Please see information on Savings Accounts below.


What are Savings Accounts?

Many people in Australia want to make their money grow and accumulate over the years. They might do this for a variety of reasons maybe you want to have money put aside for your child's education, or perhaps you want extra security for when you reach retirement.

Whatever your reason, there are lots of ways of adding to your personal wealth. You could invest it directly by trading shares, or you could put a portion of it into an investment fund. These carry a constant risk to your money as they rely on the ever-changing financial market.

By far the most 'safe' way of accumulating money is by putting it into a savings account. A savings account will look after your money and allow it to build up interest over time. At the same time, that money is protected by a 'tax wrapper' it is not subject to capital gains tax.

Where can I get a Savings Account?

Savings accounts are offered by many of Australia's banks and also by some independent providers. They might even have a range of savings accounts, with differing features such as a fixed interest rate or term. Take your time and weigh up the options to get the best deal.

What Account Types are there?

You can generally choose from two main savings account types:

  • Fixed Term Deposit.

A fixed-term deposit is a savings account which offers a higher rate of interest than a standard one. In return for this, the account holder has to commit their money to that account for a set period of time and generally the longer this period is, the higher the rate of interest earned. During that period, the money in the account cannot be accessed or withdrawn.

  • At-Call Savings Account.

An at-call savings account allows the holder to access the funds any time. However, some financial institutions might restrict the withdrawal access and you may only be able to access funds during opening hours. Withdrawals can take up to 24 hours to process or the company might allow ATM withdrawals for instant access and even internet access.

You'll notice that banks and other financial institutions that offer savings accounts might give them their own brand name (such as the 'HSBC Serious Saver') but they will mostly fall into one of the two categories above.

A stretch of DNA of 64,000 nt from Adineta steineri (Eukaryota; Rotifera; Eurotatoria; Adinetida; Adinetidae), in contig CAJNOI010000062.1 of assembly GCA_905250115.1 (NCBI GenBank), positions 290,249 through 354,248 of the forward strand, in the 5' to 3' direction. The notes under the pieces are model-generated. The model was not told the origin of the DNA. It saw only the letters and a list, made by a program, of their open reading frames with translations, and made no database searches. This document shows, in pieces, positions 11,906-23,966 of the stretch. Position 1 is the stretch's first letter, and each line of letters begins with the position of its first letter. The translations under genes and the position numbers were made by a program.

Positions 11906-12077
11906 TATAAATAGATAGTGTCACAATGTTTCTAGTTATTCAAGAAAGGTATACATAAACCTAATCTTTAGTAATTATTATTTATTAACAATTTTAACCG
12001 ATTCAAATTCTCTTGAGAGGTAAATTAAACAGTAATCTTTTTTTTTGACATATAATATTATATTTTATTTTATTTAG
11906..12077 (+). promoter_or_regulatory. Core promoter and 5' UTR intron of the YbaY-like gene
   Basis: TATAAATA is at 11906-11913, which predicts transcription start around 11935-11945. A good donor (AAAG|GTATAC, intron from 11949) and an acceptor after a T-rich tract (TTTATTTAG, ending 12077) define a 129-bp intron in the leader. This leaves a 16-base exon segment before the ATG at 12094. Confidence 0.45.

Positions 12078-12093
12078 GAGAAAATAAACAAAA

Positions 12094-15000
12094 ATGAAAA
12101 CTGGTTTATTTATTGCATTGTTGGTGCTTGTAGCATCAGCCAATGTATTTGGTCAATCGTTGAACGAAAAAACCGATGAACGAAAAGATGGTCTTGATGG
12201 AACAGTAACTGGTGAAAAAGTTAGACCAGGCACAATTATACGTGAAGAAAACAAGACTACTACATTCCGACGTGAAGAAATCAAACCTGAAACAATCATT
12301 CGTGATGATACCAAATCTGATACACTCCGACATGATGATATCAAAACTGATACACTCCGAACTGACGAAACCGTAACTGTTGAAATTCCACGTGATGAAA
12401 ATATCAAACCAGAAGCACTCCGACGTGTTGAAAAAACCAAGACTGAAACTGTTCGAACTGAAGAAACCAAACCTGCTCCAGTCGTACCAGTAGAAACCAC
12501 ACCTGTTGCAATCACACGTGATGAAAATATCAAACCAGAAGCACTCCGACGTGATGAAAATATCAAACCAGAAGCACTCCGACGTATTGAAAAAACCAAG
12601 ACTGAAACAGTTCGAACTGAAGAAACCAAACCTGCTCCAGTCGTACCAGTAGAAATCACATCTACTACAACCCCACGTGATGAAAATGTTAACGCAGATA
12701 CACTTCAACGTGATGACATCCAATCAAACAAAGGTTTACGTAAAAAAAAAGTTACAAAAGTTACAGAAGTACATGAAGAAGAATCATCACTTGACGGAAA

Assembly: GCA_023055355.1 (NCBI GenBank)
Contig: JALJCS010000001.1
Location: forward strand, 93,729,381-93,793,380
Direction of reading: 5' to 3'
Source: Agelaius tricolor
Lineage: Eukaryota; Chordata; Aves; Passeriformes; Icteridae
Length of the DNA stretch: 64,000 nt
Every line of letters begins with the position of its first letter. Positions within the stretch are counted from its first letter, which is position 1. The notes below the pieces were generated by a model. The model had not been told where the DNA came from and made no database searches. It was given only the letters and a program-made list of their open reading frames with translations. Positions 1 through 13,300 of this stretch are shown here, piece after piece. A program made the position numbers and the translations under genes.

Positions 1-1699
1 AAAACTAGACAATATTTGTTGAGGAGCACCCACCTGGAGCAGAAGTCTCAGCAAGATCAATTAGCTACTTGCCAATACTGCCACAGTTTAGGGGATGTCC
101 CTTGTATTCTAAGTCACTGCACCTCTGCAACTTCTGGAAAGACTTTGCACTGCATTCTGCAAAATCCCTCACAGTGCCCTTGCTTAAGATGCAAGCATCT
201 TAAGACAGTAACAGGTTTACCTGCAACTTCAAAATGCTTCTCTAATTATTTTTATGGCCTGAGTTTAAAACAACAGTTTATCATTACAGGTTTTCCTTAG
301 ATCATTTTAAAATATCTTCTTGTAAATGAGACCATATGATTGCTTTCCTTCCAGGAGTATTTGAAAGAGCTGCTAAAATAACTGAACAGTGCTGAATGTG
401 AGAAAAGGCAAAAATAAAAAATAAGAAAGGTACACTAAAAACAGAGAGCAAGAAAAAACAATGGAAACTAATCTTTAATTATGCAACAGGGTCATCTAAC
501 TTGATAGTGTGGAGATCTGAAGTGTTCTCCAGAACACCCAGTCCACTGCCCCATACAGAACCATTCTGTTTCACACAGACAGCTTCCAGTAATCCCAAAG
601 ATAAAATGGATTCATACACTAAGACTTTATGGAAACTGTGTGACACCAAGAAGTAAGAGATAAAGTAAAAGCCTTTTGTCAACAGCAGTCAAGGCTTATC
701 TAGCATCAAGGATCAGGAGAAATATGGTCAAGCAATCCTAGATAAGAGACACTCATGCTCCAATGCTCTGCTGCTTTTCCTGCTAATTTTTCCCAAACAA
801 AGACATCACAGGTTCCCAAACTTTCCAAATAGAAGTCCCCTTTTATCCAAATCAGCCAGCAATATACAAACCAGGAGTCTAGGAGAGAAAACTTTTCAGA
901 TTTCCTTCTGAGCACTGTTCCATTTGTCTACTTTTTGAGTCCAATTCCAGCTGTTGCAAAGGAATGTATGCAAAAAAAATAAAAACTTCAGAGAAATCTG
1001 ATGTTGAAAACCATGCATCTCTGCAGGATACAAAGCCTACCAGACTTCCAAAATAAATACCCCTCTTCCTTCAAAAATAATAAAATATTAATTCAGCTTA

However, they will carry varying features, plus- and minus points, extras and so on so do spend some time shopping around.

Who can Apply for a Savings Account?

Opening a savings account is like opening any regular transaction account at the bank.

  • You will generally need to be at least 18 years of age to open an account, although you might be able to open it on behalf of someone else a child, for example.
  • You may need to be able to link your savings account to another Australian deposit account with the same company though this may not always apply.
  • You will probably need to be a full Australian resident.
  • You might need a minimum opening balance or there may be no minimum. Check this with the provider.

Are there any Account Fees?

This varies according to company and account type. Some providers might charge admin or management fees, others will charge nothing at all. Another aspect to add to your comparison check list when looking for an account!

How does the Money earn Interest?

Interest on your savings is usually paid on a monthly basis. If you make a withdrawal or account closure, interest will not necessarily be payable that month.

So, as every 28th of the Month falls, interest is paid on your savings (the date changes when a public holiday or weekend falls on the 28th). Interest is calculated daily per a certain amount say, $1,000,000.

What are the Benefits of Savings Accounts?

A savings account carries many benefits:

  • Building up existing money and making it grow over time.
  • 'Safe' way to invest/save money.
  • Large variety of account types.
  • Can fix interest to protect against rate changes.
  • Extra money aside for when you need it later.

Savings accounts provide one of the safest ways to grow money. Unlike trading on shares or derivatives or putting money into a collective fund, your money is not at risk of losing value. It is not exposed to the volatile financial markets it can just sit undisturbed and collect up interest until you need it.

Are there any Disadvantages?

Savings accounts do not provide much in the way of disadvantages, but there are one or two drawbacks:

  • You might not earn that much interest not much growth.
  • Interest rates change.
  • You could make more significant growth with investment plans.

Savings accounts are useful but they may not accumulate a significant amount some accounts don't earn that much interest, and if your rate is not fixed then the funds will earn less or more interest as the base rate changes.

You might opt for a fixed term account and then regret it but it is locked away so remember to think carefully before you choose an account.

Putting your money in investment plans or trading might be more risky, but the rewards can be much more significant than from a savings account. What you choose to do with your personal wealth is up to you if you are less prepared to deal with risk then a savings account is a much safer option than other investment instruments.


Please Note: is not authorised to give advice under the ASIC (Australian Securities & Investments Commission).

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